However, the United States Supreme Court in Wolens applied a different test than it had set forth in Morales for determining whether a claim is preempted. In its majority opinion, the United States Supreme Court in Wolens acknowledged that, under Morales and the clear language of section 1305(a)(1), plaintiffs' claims related to rates. Wolens, 513 U.S. at , 130 L. Ed. 2d at 724, 115 S. Ct. at 823. The majority, however, found that whether the claim related to rates, routes and services was only one step in determining whether a claim is preempted and shifted its focus to a portion of section 1305(a)(1) not addressed in Morales. The majority focused on section 1305(a)(1)'s language that states: "no state shall enact or enforce any law" (49 U.S.C. § 1305(a)(1) (1988)), and held that, to be preempted under section 1305(a)(1), an action must involve "enactment or enforcement" of state law.
In interpreting this language of section 1305(a)(1), the Supreme Court held that the "ADA's preemption prescription bars state-imposed regulation of air carriers, but allows room for court enforcement of contract terms set by the parties themselves." Wolens, 513 U.S. at , 130 L. Ed. 2d at 721, 115 S. Ct. at 820.) The Court thus concluded that plaintiffs' claim based on the Consumer Fraud Act was preempted, since:
"The Illinois Consumer Fraud Act serves as a means to guide and police the marketing practices of airlines; the Act does not simply give effect to bargains offered by the airlines and accepted by the airline customers. In light of the full text of the preemption clause, and of the ADA's purpose to leave largely to the airlines themselves, and not at all to the State, the selection and design of marketing mechanisms appropriate to the furnishing of air transportation services, we conclude that § 1305(a)(1) preempts plaintiffs' claims under the Illinois Consumer Fraud Act." Wolens, 513 U.S. , 130 L. Ed. 2d at 725, 115 S. Ct. at 823.
The Supreme Court reached a different result on the issue of whether plaintiffs' breach of contract claims were preempted. The Court found that the ADA was not intended to "shelter airlines from suits alleging no violation of state-imposed obligations, but seeking recovery solely for the airline's alleged breach of its own, self-imposed undertakings." Wolens, 513 U.S. at , 130 L. Ed. 2d at 725, 115 S. Ct. at 824. The majority found that the terms and conditions airlines offer and passengers accept are privately ordered obligations and therefore do not amount to a state's enactment or enforcement of any law, rule or regulation having the force and effect of law within the meaning of section 1305(a)(1). The majority explained that "this distinction between what the State dictates and what the airline itself undertakes confines courts, in breach of contract actions, to the parties' bargain, with no enlargement or enhancement of state laws or policies external to the agreement." Wolens, 513 U.S. , 130 L. Ed. 2d at 728, 115 S. Ct. at 826.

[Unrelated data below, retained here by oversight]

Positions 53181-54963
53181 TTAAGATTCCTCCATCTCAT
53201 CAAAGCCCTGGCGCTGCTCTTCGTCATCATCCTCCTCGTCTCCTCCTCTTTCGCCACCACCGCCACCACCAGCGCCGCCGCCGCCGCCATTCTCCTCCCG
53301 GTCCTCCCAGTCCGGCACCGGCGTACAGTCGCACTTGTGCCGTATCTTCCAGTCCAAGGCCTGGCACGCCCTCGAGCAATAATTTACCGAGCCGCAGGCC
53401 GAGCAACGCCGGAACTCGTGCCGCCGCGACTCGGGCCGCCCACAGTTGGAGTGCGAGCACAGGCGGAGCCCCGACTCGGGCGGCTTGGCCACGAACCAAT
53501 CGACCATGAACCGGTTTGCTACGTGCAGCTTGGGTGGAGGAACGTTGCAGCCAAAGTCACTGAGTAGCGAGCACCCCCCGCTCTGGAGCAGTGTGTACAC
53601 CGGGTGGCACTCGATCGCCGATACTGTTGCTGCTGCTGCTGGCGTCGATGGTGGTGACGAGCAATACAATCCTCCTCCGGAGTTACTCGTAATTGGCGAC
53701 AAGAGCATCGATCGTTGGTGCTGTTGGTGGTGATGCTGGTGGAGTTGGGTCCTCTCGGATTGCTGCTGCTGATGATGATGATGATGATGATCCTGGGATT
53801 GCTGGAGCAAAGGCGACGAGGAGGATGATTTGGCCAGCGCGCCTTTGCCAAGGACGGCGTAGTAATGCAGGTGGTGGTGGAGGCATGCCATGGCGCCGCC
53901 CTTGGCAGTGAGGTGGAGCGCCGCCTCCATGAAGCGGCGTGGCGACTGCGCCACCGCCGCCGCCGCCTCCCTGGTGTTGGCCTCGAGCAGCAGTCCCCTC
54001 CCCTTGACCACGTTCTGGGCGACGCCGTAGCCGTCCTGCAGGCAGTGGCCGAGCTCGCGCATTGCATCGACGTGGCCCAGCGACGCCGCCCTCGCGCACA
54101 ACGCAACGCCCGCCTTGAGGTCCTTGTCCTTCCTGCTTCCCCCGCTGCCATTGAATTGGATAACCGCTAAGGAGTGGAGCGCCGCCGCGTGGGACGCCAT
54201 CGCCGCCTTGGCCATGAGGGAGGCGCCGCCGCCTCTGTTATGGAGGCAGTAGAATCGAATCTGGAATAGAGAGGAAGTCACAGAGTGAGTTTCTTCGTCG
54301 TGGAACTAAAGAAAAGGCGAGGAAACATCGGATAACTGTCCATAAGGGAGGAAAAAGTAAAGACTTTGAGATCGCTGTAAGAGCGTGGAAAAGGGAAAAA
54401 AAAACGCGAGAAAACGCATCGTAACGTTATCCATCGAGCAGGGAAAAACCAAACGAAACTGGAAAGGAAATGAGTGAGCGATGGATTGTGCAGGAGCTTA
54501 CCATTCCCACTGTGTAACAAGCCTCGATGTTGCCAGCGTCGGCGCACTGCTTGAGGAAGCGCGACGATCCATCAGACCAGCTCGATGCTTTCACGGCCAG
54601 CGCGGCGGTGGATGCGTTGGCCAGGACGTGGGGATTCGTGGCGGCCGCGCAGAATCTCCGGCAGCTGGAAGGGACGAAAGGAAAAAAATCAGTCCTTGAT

We must therefore now determine whether this case involves an effort to hold the airlines to their self-imposed contract terms offered by them and accepted by the plaintiffs or whether it amounts to "enactment or enforcement" of a state law. If the obligation allegedly breached is solely a self-imposed undertaking that the airline itself undertook to perform, a breach of that undertaking is not preempted. But, if the source of the obligation that has allegedly been breached is a state law or policy, external to the airline's own self-imposed undertaking, a breach of that obligation is preempted.
Plaintiffs claim that the airlines set the rate for their refund penalties at 25% of the fare. Plaintiffs accepted that rate, and a contract was formed. Plaintiffs claim that when they cancelled their tickets and the airlines charged 25% of the total ticket price, including the federal tax, the airlines breached their contract with plaintiffs. We agree with plaintiffs that their breach of contract claims do not involve the enforcement of a state law, but rather, an agreement between the airlines and plaintiffs. It is clear that the airlines individually made their rate determinations without any interference or involvement from the state. See Travel All Over the World, Inc. v. Kingdom of Saudi Arabia (7th Cir. 1996), 73 F.3d 1423 (plaintiff's claim that defendant breached its agreement to honor confirmed reservations of plaintiff's clients was not preempted since it did ...